Saturday 16 March 2024

"'Dancing With Empty Prams' — A brave, raw and compelling poetic novel"

As my verse novel Dancing with Empty Prams makes its way out into the world, I have been touched by the feedback I have been receiving. One colleague, a mental health nurse, wrote to me saying: 

“I wasn’t sure how I would feel about a work about infertility. I am one of those people who has never wanted a child and always been relieved at the one-line reading. When friends have struggled with infertility, I’ve found it difficult to find the right responses and been very aware that I wasn’t as empathic as I would have liked so I hoped that the poetry might help me with that. And it did!

I bought both of your books and read them both cover to cover on that Saturday afternoon. You said that your book wouldn’t be a best-seller but I really can’t see why not, it was a genuine page-turner, I was completely engrossed. All of your poems reflect multi-faceted human experience, everything from despair to wry humour and nothing over simplified.

One of my best friends is trying to get pregnant for the second time after a long fertility journey with the first and I am so much better equipped to be a listening ear now. I’ll be giving her the book too as she will be excited (and validated) to find her experience reflected in verse.

You may also be pleased to know that I am now a convert to the verse novel form. I haven’t read a book from cover to cover for over a year. I thought my capacity had died with age but I’ll be ordering some poetry books now.”

A social worker friend wrote: “I read Dancing With Prams and loved it! It was very easy to read, especially with your engaging writing style. It's such a beautiful, tender, funny, heartbreaking exploration of a journey of infertility. I'm so glad you wrote it and you're sharing it with the world.”

I was thrilled to have two of my poems from the novel: “The intimacy of needles; the poise of liquid nitrogen” included in the Australian Poetry Anthology. This combined poem was also commended in the 2021 national Woorilla Poetry Prize and can be read below (you may need to click on it to enlarge).


Graham Matthews wrote a review of the book for Green Left Weekly in August 2023, available here and copied below. It’s great to have this book recognized by the staunchly feminist and environmentalist publication that I have a long association with.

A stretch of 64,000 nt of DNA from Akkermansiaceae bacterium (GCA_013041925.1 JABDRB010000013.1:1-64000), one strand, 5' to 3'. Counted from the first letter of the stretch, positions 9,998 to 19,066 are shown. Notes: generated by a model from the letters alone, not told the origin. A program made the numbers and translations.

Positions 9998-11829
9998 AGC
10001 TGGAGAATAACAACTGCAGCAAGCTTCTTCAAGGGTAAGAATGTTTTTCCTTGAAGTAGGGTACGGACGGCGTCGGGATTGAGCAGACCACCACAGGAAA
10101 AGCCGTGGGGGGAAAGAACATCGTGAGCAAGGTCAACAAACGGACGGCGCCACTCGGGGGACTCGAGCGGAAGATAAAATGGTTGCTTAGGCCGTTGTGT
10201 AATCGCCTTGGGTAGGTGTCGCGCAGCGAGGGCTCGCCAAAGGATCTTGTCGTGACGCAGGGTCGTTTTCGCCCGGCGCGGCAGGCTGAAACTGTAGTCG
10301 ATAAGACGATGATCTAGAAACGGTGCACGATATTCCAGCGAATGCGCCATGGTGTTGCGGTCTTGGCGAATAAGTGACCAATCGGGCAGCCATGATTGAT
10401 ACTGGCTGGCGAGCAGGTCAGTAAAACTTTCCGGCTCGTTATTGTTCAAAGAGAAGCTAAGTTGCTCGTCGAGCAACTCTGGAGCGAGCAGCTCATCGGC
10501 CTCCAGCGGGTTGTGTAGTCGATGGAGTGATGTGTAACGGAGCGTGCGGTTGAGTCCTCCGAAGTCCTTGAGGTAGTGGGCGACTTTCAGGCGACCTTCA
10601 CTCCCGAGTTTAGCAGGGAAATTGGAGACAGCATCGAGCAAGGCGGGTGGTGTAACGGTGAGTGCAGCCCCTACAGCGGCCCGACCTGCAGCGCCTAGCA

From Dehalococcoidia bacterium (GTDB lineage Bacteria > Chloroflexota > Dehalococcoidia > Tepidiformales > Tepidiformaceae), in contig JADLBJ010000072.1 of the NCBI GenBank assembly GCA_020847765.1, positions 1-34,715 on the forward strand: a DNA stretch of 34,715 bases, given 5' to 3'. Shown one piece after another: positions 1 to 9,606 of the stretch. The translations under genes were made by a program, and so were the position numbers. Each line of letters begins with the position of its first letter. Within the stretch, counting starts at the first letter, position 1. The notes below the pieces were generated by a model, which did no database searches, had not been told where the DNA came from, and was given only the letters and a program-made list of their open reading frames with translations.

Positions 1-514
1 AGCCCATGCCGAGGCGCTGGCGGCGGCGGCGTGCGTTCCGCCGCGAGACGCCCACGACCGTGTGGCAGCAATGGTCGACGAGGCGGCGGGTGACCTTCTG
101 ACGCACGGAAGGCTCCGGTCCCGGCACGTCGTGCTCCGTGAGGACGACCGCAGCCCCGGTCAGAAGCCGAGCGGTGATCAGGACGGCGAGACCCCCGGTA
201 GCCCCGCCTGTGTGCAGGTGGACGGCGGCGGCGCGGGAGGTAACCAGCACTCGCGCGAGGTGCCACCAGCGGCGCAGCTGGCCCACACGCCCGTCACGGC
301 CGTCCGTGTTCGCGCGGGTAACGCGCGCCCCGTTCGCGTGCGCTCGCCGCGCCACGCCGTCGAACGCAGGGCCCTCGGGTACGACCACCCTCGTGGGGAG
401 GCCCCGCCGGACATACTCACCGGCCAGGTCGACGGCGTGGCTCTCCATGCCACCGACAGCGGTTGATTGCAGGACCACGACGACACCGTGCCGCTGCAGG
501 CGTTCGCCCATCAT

'Dancing With Empty Prams' — A brave, raw and compelling poetic novel

"Dancing with Empty Prams is the second book published by Tasmanian-based poet and ecosocialist Susan Austin. It’s the fictionalised story of one woman’s struggle with fertility, the morality of having children and the desire to persist against numerous setbacks.

It’s a beautifully written book. It reads so easily, which I imagine means it took a lot of time to write, edit and rewrite. It’s written in a poetic form that greatly adds to the moment, depth and weight of the story. It’s brave, raw and compelling.

As a poetic novel, it’s possible to read Dancing with Empty Prams in a single session: in fact, I found it impossible to put the book down.

Although a fictionalised story, written about an imagined character, the detailed descriptions are personal; the sense of frustration, of invasion and depersonalisation, of hope and disappointment are very moving and intensely humane.

Austin has the courage to write about an experience that is so often suppressed.

“I can’t talk to my friends with kids just now. Even thinking about them makes me want to cry. They didn’t have any trouble conceiving. They try to understand but they can’t,” intones the lead character and narrator, Jade, a health food shop owner living in Queensland.

And again:

Bitter Disappointment hands me over to Hope
Steps me through some spirited salsa.
Anxiety takes over, stumbling with two left feet.
He leads me through some ungraceful pirouettes
before passing me back to Bitter Disappointment.